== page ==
Artifacts from Met Trustee’s Collection Seized in New York

Artifacts from Met Trustee’s Collection Seized in New York

U.S. authorities have seized Greek and Roman antiquities from Shelby White, a New York philanthropist who sits on the board of the Metropolitan Museum of Art.

The group of artifacts recovered as part of the seizure are estimated to be worth $20 million. The Art Newspaper first reported news of the seizure.

More than 20 works of art were recovered from White’s residence. According to a statement from White’s representative, Fraser Seitel, she is cooperating with the probe and has agreed to repatriate the items to their originating countries, Italy and Turkey. White could not be reached for comment.

The works include a monumental bronze statue of Roman emperor Lucius Verus that was originally found in Turkey.

She amassed the works in the collection alongside her husband, financier Leon Levy, who died in 2003. At their times of purchases, the couple believed the works were sourced legally, Seitel told ICIJ. In 2008, White forfeited ten objects to Italy after an investigation by New York authorities into her collection.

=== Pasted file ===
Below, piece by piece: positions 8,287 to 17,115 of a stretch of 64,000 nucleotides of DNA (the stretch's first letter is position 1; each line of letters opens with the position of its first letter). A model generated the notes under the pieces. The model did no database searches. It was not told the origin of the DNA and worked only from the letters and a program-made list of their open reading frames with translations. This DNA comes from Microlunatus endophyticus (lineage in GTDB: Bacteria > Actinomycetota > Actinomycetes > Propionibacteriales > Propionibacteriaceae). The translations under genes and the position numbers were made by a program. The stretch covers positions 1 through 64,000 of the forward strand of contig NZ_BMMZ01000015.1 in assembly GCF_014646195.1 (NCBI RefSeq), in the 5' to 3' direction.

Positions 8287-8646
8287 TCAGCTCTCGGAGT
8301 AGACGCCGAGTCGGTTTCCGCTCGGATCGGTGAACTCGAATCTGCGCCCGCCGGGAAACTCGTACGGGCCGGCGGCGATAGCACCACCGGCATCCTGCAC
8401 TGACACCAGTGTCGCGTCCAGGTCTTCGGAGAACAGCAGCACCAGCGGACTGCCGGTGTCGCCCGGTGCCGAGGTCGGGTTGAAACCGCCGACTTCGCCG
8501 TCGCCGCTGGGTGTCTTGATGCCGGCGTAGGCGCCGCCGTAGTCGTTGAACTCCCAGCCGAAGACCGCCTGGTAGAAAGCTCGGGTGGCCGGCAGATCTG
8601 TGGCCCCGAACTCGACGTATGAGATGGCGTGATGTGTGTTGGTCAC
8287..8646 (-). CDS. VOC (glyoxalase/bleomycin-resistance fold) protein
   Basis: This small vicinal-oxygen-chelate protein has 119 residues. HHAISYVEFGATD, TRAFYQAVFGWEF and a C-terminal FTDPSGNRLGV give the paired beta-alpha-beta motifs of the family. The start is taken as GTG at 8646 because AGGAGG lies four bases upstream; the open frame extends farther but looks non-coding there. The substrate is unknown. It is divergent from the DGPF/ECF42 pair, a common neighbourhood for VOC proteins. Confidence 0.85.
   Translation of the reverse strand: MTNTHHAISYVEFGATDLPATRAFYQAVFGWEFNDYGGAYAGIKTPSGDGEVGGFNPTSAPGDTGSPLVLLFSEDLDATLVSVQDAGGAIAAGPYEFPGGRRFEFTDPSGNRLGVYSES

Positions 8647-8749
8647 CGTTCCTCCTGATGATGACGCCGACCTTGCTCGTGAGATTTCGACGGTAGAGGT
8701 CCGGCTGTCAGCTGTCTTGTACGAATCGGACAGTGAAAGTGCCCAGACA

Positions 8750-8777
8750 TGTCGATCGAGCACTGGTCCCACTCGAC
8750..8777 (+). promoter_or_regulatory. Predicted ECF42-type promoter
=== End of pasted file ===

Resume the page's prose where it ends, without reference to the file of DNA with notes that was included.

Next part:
White is the founder of a nonprofit named for Levy that has distributed millions in funding, including to art organizations like the Brooklyn Museum and the National Museum of Asian Art in Washington, D.C. She has lent numerous antiquities to the Met.

In the 1990s, 200 items from her private collection were loaned to the museum for an exhibition titled “Glories of the Past: Ancient Art from the Shelby White and Leon Levy Collection.” A gallery of Greek and Roman art at the Met is named for the collectors, who gave $20 million to fund the room’s expansion in 1995.

White’s collection has long been the subject of dispute among scholars who have debated the origins of its many objects. In 2006, archaeologists decried a major donation to NYU from White and Levy’s foundation that established a center focused on classics studies.

The seizure is the most recent one of its kind in a broadening legal effort by U.S. and New York authorities, who are now seeking to repatriate antiquities with suspect origins to the governments of the countries from which they originated. Dealers Doulgas Latchford and Subhash Kapoor, as well as Michael Steinhardt, a past Met donor, have all been the subject of related investigations and seizures.

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